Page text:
It is a day of God’s wrath characterized by destruction. For thousands of years God has been patient, but now God pours out His wrath on His enemies and the enemies of His people. The Day of the Lord is first of all a day of His wrath. It is a time of great distress and trouble, famine and destruction.

A day of wrath is that day; a day of trouble and distress; a day of destruction and desolation (Zephaniah 14:15)

Alas for the day!
For the day of the LORD is at hand;
It shall come as destruction from the Almighty. (Joel 1:15, NKJV, emphasis added)

All those who are living at that time will recognize it. Often there are natural catastrophes that occur; homes are lost, property is destroyed and even people are killed by earthquakes, tornados, hurricanes, etc., yet we seldom say that those things are God’s judgment. The natural occurrences during the Day of the Lord, however, will be such that there will be no doubt. They will be of such a magnitude that every person alive will recognize them as coming from God. The prophet Isaiah says,

Wail, for the day of the LORD is at hand!
It will come as destruction from the Almighty.
Therefore all hands will be limp,
Every man's heart will melt,
And they will be afraid. (Isaiah 13:6-8)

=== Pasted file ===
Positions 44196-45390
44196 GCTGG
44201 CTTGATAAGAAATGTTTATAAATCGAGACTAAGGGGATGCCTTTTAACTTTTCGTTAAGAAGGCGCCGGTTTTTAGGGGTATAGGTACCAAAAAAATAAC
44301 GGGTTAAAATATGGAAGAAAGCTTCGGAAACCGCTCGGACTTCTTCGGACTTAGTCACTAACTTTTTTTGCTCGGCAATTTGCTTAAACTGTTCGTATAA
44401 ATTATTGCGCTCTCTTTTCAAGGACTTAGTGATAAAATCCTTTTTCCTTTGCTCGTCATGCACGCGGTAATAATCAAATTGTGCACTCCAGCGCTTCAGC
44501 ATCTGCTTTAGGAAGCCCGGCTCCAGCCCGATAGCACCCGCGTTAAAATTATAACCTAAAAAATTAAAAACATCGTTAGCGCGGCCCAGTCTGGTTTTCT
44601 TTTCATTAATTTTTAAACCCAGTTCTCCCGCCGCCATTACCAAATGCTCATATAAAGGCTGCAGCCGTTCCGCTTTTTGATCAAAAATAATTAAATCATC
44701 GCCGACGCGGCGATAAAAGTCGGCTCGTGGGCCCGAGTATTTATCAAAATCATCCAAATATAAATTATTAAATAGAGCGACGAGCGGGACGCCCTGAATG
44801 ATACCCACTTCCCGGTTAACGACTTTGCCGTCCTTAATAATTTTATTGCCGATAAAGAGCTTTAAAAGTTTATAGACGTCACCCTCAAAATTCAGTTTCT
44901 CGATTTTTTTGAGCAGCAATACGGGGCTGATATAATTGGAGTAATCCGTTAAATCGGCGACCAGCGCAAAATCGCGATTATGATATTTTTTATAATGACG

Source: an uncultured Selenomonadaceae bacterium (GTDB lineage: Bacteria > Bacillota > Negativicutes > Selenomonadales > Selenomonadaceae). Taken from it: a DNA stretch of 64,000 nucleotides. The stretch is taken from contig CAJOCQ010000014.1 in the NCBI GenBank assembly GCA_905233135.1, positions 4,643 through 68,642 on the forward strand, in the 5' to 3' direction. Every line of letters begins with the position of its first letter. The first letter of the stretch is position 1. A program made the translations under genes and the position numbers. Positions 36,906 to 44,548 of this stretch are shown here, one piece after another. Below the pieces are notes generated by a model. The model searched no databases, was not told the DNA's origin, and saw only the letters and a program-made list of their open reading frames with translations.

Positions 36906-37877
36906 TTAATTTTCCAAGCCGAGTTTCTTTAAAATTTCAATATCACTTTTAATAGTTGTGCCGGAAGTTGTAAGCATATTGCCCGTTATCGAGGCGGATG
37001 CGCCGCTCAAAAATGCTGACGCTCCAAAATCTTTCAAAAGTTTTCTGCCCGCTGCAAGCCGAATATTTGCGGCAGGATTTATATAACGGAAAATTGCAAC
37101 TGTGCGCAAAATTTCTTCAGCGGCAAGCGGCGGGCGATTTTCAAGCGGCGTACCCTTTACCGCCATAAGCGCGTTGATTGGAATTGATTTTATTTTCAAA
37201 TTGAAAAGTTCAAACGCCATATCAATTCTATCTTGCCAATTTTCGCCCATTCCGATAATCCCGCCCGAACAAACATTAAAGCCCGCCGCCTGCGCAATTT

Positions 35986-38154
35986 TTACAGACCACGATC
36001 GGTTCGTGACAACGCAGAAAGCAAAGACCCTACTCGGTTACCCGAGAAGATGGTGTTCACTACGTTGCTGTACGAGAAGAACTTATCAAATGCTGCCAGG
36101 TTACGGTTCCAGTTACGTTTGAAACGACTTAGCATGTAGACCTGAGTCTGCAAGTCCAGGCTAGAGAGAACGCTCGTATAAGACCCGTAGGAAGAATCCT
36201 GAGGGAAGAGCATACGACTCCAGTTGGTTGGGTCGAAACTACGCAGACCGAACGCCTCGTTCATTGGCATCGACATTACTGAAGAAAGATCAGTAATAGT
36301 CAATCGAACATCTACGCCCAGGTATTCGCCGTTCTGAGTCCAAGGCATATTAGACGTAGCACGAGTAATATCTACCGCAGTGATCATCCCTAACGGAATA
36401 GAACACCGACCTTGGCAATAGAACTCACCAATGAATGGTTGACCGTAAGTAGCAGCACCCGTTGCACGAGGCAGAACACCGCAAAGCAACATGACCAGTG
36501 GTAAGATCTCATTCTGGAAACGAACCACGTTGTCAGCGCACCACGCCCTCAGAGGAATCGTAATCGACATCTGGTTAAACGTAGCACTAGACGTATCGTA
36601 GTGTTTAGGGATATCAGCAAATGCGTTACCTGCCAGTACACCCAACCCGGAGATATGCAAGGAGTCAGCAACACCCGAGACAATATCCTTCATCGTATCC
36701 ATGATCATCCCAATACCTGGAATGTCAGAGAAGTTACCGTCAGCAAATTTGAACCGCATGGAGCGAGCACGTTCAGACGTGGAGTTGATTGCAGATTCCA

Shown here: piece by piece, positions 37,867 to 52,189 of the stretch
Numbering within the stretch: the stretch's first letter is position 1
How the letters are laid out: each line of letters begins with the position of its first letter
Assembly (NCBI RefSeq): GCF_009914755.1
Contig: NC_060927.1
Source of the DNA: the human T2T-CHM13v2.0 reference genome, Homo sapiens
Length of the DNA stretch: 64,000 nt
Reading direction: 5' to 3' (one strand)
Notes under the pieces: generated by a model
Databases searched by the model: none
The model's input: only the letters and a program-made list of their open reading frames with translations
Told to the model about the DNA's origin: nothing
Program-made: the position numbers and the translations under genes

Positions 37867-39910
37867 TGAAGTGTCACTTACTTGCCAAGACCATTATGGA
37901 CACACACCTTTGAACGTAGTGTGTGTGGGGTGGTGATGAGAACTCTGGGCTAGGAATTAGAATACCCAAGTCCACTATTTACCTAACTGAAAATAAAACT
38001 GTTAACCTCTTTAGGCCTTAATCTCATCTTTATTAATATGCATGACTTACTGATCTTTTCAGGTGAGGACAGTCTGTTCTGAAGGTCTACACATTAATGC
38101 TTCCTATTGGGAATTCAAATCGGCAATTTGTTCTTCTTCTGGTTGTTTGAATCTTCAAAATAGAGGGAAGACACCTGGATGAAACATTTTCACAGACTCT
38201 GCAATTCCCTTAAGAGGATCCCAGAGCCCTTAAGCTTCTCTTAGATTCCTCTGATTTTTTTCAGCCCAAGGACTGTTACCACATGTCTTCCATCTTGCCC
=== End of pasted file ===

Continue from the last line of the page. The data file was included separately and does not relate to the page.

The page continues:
There will be signs in the heavens. One of the ways in which the people will recognize this time as the Day of the Lord will be the signs involving the sun, moon and stars.

For the stars of heaven and their constellations
Will not give their light;
The sun will be darkened in its going forth,
And the moon will not cause its light to shine (Isaiah 13:10, NKJV)

God’s people will rejoice. It is a day when the faithfulness and perseverance of the saints of God will be rewarded.

… being confident of this very thing, that He who has begun a good work in you will complete it until the day of Jesus Christ; … holding fast the word of life, so that I may rejoice in the day of Christ that I have not run in vain or labored in vain. (Philippians 1:6, 2:16, NKJV)

The army of God, led by Jesus, defeats His enemies in a final battle, and Jesus then establishes a kingdom on the earth which will last a thousand years. His archenemy, Satan, will be bound during this time so that peace and justice prevail on the earth. (See Revelation 20:1-6) This thousand year reign of Christ on the earth is called the “Millennial Kingdom.” In the Old Testament it is prophesied that the Messiah will re-establish the throne of David during this time.

While it may not appear so at first, the saints of God play a critical role in this entire scenario. It is for and by the saints that Jesus defeats Satan, that one who has opposed every believer. Because we play such a vital role it is important that we understand what is going to happen. There is a saying in our legal system that goes, “Ignorance of the law is no excuse.” God has gone to great lengths to give us the information we need, and He will not accept the excuse that we didn’t know.

The next few chapters will look at the major prophetic passages—Daniel, Matthew 24-25, I and II Thessalonians and Revelation—to establish a clear picture of the details of these events.